Be careful of Internet scams while shopping online this holiday season.
AAA National

As the holidays approach and more people are using the Internet to shop and to pay bills, it’s important to become familiar with a growing problem called “phishing.”

Phishing is a term used to describe the action of assuming the identity of a legitimate organization or Web site using forged e-mail or Web pages to convince consumers to share their user names, passwords and personal financial information for the purpose of using it to commit fraud.

Phishing quickly has grown into one of the most frequent and effective scams on the Internet. It works by directing users toward fake Web sites that trick them into giving up personal information. This procedure has included account verification, invalid credit/debit card details, attempted account hacking, prize draws and account suspension. Some victims have had their credit rating and financial livelihood destroyed when their identity has been used to raise capital, while others have seen their credit or debit cards used by imposters to buy goods online.

Experts recommend consumers protect themselves from phishing scams by entering Web site addresses into their browser (rather than clicking on provided links) and only calling numbers listed in the phone book, on bank-provided credit cards or statements.

Protecting yourself

You can avoid becoming a phishing scam victim by following these simple rules and watching for these signs:
  • Treat all e-mail with suspicion. What you see in the e-mail body can be forged, the sender's address or return address can be forged and the e-mail header can also be manipulated to disguise its true origin.
  • Never send personal or financial information to any one via e-mail.
  • Regularly log into your online accounts. Check each one at least every three weeks.
  • Scrutinize your bank, credit and debit card statements and ensure that all transactions are legitimate. If anything looks suspicious, contact your bank and credit card issuers.
  • Ensure that all of your software is up-to-date. For instance, if you use Microsoft Windows, run Windows Update every day when you first connect to the Internet. If you use other operating systems or browsers, then check daily for patches or updates. Security loopholes are regularly discovered in software.

One big problem is that phishing e-mail looks official and real. It appears to be from trusted banks, retailers or other companies. The e-mail often says the company needs to verify your information, such as account numbers or passwords, for supposed security purposes.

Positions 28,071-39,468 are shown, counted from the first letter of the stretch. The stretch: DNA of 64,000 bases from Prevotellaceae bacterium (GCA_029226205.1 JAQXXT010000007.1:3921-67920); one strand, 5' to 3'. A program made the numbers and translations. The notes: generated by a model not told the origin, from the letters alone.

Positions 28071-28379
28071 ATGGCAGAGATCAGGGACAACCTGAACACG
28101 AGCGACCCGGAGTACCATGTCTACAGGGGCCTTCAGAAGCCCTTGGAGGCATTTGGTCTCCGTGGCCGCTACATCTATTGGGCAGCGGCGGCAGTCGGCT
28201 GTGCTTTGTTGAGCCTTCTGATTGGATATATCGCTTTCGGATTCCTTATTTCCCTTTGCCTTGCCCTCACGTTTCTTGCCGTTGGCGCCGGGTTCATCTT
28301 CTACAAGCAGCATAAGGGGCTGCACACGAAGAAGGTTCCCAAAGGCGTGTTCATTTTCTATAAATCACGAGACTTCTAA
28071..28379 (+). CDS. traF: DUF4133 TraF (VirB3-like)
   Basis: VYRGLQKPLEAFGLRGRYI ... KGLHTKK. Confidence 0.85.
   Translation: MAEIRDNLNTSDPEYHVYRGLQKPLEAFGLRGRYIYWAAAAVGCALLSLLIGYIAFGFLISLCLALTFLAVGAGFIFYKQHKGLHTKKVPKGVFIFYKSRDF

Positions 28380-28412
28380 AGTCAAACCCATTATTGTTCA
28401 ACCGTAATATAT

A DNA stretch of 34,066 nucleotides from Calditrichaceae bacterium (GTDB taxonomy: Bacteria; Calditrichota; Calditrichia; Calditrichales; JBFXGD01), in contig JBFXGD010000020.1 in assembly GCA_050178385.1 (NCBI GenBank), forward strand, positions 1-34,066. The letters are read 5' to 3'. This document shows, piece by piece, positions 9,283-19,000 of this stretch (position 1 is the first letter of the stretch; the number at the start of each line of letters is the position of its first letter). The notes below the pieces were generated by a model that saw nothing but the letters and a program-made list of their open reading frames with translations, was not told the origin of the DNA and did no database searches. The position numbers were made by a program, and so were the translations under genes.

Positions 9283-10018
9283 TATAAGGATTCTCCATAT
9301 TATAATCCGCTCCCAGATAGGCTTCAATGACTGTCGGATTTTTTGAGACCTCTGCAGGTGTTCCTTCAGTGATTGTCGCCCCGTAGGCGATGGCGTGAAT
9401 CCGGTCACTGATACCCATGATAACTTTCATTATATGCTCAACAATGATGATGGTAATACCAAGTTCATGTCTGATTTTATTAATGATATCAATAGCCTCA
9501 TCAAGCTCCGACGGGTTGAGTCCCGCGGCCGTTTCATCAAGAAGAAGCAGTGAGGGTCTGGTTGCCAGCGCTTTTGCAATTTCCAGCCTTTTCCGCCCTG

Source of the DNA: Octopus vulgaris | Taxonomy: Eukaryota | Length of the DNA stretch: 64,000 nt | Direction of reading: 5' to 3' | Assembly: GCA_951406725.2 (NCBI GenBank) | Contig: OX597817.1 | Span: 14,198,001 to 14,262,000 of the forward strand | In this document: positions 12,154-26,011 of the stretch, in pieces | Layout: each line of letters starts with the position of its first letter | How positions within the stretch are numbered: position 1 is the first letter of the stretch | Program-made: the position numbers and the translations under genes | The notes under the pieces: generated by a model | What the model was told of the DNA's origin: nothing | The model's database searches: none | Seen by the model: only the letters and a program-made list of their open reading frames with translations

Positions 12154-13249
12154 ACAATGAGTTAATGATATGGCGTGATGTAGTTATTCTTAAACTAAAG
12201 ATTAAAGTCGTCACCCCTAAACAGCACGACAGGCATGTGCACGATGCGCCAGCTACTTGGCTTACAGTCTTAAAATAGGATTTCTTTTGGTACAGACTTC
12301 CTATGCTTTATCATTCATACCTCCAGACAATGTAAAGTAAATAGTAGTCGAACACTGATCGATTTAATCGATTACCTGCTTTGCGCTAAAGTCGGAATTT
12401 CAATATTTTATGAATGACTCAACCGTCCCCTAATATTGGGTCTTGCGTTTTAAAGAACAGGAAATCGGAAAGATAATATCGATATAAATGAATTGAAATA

Phishing e-mail tries to fool you with an address spoof. In more than 90 percent of cases, the e-mail address looks like one from a real company. Here are some questions to help you recognize phishing e-mails and sites:

  • What is the tone of the e-mail?
  • Does the e-mail convey a sense of urgency?
  • What is the quality of the e-mail? Does it have misspellings and bad grammar? Is it fuzzy?
  • Are the links in the e-mail valid?
  • Is the e-mail personalized with your name and applicable account information instead of a generic greeting?
  • Who is the e-mail from and does the e-mail address match the company represented?
  • Does it ask you to fill out forms with your personal financial information?
  • Does it point to links in the e-mail, urging you to click to "validate" or "confirm" your account?

What to do if you’ve been scammed

Unfortunately, no matter how careful you are, you sometimes still end up falling prey to someone who has scammed you. So, here are a few important tips if you’ve divulged sensitive information:

  • If you think you’ve been scammed, the first thing you should do is to notify the bank or credit card issuer of the account that has been compromised. You’ll probably want to close the account and open a new one. Then file a complaint with the Federal Trade Commission and the Internet Fraud Complaint Center.
  • If you’ve given away your Social Security number, you should also notify the big three credit reporting agencies–Experian, Equifax and TransUnion–so that a fraud alert can be placed on your file. That way,

if anyone applies for new accounts with your Social Security number, you can be notified at home. You should also always regularly monitor your credit reports, if you do not already.

Don’t let phishing ruin your holiday shopping plans. Be sure to take the appropriate safeguards so that the “grinches” don’t steal your financial and credit security.

Nov/Dec 2007

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